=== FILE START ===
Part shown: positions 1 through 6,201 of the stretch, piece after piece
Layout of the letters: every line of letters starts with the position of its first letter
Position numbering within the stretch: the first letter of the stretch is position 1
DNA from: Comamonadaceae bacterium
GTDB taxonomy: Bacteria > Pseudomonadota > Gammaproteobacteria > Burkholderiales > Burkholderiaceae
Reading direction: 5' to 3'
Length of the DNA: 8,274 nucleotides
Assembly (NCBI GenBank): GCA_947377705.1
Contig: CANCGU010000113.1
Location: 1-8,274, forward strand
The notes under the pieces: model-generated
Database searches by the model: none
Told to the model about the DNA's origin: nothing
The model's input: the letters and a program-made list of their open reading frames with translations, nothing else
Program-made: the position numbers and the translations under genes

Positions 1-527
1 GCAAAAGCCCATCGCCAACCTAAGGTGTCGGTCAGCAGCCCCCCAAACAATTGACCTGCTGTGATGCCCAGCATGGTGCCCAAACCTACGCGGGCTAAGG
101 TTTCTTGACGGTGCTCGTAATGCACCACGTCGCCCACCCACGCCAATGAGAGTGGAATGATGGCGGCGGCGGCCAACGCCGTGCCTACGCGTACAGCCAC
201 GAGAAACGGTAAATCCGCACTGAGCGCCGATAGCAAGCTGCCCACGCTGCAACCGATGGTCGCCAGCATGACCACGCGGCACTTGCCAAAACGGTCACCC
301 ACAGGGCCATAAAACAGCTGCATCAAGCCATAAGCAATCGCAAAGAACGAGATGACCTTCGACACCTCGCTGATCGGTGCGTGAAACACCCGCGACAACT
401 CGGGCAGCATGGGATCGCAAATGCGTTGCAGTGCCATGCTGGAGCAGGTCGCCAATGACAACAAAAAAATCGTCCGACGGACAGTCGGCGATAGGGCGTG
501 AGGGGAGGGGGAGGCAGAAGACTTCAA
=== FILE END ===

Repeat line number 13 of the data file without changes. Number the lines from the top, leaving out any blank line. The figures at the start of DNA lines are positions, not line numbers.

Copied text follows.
Told to the model about the DNA's origin: nothing